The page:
Better Reasons for Using Tablets (via Once and Educator…)

A great blog, Once an Educator, just posted an excellent blog about the role that tablets can play in education.

In the Philippines now, there’s been talk of schools adapting the use of tablets for basic education. Tablets, being the latest “it” device, are seen as having great potential for teaching. After all, students seem to take to it very well. (On the other hand, students take to everything technology-related very well.)

In the media, however, most of the coverage about the device centers around its capacity to reduce the weight of heavy books lugged around by students. (Case in point: this news report about E-tablets replacing bulky books and this blog post about an all girls’ school in Metro Manila also exploring the use of tablets to replace their books.) In both of these reports, the tablet seems to be touted as no more than an ebook reader–place all of the textbooks in one light and nifty device. Though I’m sure we all agree that the tablet does do that, I think we need to refocus and see all the other benefits of the tablet, over and above its function as an ebook reader.

Read More Here: “Once an Educator: Better Reasons for Using Tablets in Philippine Schools

7 thoughts on “Better Reasons for Using Tablets (via Once and Educator…)

  1. Colin Bridgewater

    I was actually disappointed after reading that article. Although the author wrote about “tablets” she could have substituted the word “laptop” for just about any of her positive comments:

    “There is so much more that the tablet can offer aside from being an ebook reader. From a parent’s perspective, the tablet can be used to keep track of my kids’ projects, school communications, assignments, etc. From a teacher’s perspective, the tablet can be used with a Learning Management System that allows the teacher to create quizzes and assessments, deliver them to the students, and get the scores which will then be automatically recorded on a digital record book. From a student’s perspective, the tablet can be used to explore concepts and content via interactive exercises, to discuss ideas with other people around the world in order to build knowledge that doesn’t just come from a single source, to create content that exhibits his knowledge and talent.”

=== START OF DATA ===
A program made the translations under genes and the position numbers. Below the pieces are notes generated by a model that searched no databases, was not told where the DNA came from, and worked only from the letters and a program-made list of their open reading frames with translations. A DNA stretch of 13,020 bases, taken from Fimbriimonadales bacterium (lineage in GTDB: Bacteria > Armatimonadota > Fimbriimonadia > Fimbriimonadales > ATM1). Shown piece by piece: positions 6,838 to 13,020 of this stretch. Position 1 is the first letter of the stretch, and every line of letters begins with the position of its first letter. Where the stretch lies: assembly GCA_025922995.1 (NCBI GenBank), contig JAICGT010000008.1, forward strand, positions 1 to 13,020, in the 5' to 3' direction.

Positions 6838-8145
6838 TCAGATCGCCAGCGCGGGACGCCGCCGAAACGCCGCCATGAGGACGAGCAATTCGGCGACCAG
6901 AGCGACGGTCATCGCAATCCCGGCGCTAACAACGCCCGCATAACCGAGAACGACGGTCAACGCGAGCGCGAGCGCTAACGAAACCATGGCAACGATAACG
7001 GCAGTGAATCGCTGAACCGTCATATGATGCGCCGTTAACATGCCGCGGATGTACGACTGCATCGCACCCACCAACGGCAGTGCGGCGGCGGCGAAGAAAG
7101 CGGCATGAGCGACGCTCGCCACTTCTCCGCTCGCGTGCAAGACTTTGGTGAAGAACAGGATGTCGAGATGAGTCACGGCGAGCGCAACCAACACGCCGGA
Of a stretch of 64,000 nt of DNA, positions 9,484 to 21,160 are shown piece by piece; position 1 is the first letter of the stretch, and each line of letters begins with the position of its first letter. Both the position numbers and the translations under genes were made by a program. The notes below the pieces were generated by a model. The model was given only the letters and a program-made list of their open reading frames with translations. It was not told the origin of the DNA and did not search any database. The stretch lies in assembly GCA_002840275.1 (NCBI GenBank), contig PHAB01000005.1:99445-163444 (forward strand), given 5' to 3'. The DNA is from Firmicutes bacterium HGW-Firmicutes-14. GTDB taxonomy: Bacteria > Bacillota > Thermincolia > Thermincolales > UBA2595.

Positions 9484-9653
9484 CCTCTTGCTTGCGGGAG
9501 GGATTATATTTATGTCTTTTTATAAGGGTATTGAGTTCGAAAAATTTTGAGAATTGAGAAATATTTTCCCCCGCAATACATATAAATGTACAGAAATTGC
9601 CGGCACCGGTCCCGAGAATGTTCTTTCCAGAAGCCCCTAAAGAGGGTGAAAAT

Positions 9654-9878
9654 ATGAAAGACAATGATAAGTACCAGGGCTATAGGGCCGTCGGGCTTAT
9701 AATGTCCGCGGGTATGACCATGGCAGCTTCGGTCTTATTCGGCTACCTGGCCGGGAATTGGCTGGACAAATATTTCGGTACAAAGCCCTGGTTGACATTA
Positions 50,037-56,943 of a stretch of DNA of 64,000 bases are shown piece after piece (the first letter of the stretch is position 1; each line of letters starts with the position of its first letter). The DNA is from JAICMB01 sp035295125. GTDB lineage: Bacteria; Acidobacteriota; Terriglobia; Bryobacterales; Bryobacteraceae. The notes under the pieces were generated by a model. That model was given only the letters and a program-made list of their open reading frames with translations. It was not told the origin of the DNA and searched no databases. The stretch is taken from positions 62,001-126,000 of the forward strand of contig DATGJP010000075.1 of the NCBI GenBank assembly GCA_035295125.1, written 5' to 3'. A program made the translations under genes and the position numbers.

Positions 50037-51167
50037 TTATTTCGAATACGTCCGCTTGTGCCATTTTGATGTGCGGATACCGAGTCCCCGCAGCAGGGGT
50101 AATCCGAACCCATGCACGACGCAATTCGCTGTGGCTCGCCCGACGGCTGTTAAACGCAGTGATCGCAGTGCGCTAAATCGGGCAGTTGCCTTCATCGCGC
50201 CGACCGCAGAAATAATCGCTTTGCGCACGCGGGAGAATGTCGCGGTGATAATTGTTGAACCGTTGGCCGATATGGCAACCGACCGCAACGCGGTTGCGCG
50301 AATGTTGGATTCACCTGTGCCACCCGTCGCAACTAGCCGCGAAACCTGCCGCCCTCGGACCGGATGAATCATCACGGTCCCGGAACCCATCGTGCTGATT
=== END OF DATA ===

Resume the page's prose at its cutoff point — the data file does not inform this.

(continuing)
All of these things can be done on a laptop with a full keyboard (and much more full-featured software). Plus, with a proper laptop (instead of an iPad) that has a keypad, students can more easily compose essays and maybe even blog posts.

    I’ll be very interested to read about high schools who have adopted iPads as their computer of choice, as I want to know how they plan to get around the lack of a proper keyboard. I think iPads in elementary schools make more sense at the moment because of the hands-on manipulative-type activities that can be offered.

    1. Jennifer Lockett Post author

      This is an issue that we’ve been addressing at our school in considering a laptop vs. iPad 1 to 1. One of the big foci of an iPad or tablet is that it can be an incorporated eReader as well as computing device (a textbook combo computer). We have actually brought up the ‘what about a keyboard?’ issue and have even suggested the Blue Tooth keyboard option (I have one but have only used it a few times – but you’re right, most of my hard core computing I do on my laptop)
      As the iPad has only been around a little more than a year, there is little hard data. There is also the appeal that tablets are less expensive, lighter, and more durable (my iPad has survived falls that would have readily killed my MacBook).

  2. Pingback: Better Reasons for Using Tablets (via Once and Educator…) | Γονείς σε Δράση

    1. Jennifer Lockett Post author

      There are a few of them out there. I haven’t yet found one, that I’ve seen in person, that I like very much – the weight and balance is always odd… When I use one, I use my Apple wireless bluetooth keyboard. Still, it is an extra bulk to lug around.

  3. fantaghiro23

    Hi, Jennifer! Thanks for linking to my blog post.:)

    I actually agree with Colin that currently, laptops or netbooks have more functionality than a tablet. Given a choice, for secondary education, i would prefer the netbook over a tablet for one-to-one solutions.

    However, I wrote my blog post in reaction to the current craze over the tablet in certain schools in our country. I wanted to point out that if schools are going to invest so much on the tablet, then they better well look at it as more than an e-reader. Unfortunately, after hearing what some major proponents for the tablet were saying, it seemed that all they wanted was to put books inside it and have students read flat ebooks on the tablet, which, I felt, highly underestimated the device that they were forcing upon the students and the parents.

    1. Jennifer Lockett Post author

      Thanks for coming by and clarifying your points. It’s interesting that the faculty at our school who was originally against a laptop 1 to 1 seem more okay with the tablet. They state they liked the combined feature with textbooks and that they take up less space in the room (no physical barrier, like a screen, between them and teacher).
      I’m so happy that this post has garnered so much discussion and response.


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